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Can You Capture a Backhand in a Watercolor?

Painter "conjures" historic tennis site with watercolors.

ByABC News
February 10, 2009, 10:52 AM

PARIS, June 6, 2007 — -- In an age of SUVs, he pedals to work on his bicycle.

As millions tap messages on computer keyboards, he communicateswith pencil and brush.

And when television cameras shoot digital images of French Opentennis matches across the globe, he captures his images by hand onpaper.

He is Franck Lehodey, a droll, unassuming artist whose subjectis the 2007 international tennis championships at Roland Garros,one of the shrines of French sport. His assignment is to captureits flavor with a series of watercolor portraits.

Lehodey is following a tradition. Over the years, a smallprocession of artists have accepted commissions to make art atRoland Garros. Three years ago, Joel Blanc, who used pen, ink andoils, drew a series of sketches shown on French television.

Now, like Blanc, Lehodey continues to defy digital technology,but finds himself a captive of it. To publish his sketches, hisworks are being scanned and conveyed digitally to the printers.

A former newspaper reporter and photographer, Lehodey is nostranger to modern publishing. His day job during the tournament isto write headlines for a glossy French tennis magazine printed eachnight during the two weeks of play at Roland Garros.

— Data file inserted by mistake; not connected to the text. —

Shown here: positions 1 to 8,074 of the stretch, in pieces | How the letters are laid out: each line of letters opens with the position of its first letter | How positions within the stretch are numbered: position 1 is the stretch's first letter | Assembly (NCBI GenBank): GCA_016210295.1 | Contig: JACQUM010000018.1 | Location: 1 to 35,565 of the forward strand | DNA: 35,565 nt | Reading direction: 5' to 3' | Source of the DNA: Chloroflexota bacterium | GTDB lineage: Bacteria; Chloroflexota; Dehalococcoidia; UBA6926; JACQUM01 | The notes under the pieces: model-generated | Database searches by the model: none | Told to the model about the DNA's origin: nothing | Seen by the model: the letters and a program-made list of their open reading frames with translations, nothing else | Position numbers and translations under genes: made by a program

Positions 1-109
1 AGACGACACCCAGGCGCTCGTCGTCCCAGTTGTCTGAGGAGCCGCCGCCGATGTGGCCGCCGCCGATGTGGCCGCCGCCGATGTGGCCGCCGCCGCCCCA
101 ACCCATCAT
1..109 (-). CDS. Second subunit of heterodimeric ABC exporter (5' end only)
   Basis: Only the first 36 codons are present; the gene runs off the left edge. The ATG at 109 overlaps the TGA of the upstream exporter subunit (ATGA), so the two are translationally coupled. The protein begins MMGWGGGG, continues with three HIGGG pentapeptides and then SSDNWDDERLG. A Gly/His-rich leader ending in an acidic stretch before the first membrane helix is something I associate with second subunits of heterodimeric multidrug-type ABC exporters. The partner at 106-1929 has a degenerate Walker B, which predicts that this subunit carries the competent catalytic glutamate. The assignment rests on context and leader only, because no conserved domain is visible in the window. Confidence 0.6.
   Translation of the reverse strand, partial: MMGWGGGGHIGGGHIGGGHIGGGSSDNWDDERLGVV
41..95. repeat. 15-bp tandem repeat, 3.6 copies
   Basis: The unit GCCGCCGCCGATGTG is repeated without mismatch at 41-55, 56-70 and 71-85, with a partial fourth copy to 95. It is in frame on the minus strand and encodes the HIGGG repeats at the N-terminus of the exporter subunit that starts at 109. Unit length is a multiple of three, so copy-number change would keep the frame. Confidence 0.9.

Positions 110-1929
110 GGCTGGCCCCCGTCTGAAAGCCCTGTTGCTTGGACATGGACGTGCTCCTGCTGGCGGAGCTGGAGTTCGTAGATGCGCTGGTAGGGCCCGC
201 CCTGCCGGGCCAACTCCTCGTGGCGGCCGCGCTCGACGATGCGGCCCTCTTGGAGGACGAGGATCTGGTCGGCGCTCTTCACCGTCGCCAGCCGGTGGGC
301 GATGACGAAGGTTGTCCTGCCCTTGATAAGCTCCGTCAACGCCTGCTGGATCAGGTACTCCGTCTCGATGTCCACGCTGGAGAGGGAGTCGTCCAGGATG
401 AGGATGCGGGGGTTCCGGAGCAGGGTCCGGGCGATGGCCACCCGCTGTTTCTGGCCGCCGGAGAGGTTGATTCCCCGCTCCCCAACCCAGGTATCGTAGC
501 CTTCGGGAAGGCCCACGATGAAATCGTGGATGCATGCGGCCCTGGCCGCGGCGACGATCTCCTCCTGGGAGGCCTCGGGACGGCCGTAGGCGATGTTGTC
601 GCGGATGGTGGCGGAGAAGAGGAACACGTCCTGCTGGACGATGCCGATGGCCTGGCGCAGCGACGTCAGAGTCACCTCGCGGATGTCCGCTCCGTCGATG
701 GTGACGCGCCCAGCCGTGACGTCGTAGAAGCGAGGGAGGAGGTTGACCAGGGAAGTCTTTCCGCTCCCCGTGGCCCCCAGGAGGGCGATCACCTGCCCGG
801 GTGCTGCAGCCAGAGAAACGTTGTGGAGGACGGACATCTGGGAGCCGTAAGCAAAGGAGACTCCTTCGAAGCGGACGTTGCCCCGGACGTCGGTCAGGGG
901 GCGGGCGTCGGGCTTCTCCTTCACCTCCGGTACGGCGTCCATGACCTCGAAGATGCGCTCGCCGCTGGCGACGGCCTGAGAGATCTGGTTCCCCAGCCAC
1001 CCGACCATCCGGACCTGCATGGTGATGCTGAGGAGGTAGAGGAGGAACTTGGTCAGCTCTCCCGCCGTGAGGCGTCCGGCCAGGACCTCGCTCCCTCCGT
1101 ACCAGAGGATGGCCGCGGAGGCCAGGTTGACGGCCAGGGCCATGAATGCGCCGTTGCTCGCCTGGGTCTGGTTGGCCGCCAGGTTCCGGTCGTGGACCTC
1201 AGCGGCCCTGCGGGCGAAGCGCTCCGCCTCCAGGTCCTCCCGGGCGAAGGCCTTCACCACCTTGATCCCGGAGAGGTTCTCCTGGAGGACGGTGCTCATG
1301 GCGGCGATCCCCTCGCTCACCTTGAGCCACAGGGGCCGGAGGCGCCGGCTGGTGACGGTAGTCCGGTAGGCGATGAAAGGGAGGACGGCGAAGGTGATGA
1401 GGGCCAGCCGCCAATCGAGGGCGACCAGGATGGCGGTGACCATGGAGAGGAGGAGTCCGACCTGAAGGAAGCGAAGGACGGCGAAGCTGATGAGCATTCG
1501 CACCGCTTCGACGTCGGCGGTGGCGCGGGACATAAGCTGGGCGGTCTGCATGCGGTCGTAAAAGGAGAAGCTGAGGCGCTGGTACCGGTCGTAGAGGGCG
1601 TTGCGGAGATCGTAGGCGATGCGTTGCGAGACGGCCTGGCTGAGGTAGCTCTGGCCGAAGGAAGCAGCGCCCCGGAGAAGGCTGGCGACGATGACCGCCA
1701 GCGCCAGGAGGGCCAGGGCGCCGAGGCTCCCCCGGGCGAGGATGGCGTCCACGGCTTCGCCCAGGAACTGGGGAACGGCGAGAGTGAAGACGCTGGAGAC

"I make the titres (titles)," he tells an American reporter.

So, in his head, Lehodey works with words at night and with hishands, he works with watercolors by day.

With many deft strokes, he captures the look and feel of thevast Chartrier tennis stadium built in 1927, its exterior southwall covered with ivy.

Lehodey's eye is on the wide view: the shape and look of thespectator boxes, the slightly stooped posture of a photographer,the reflection of light on the ivy.

Anyone expecting to see the jet-fast action of a tennis strokeor the angry blur of a player disputing a line call won't find themin Lehodey's sketches. There is too little time to compose an actionshot, he complains with a slight smile.

"If you are good," he said, "you can draw someone moving fast.(But) it's very difficult to compete with photography."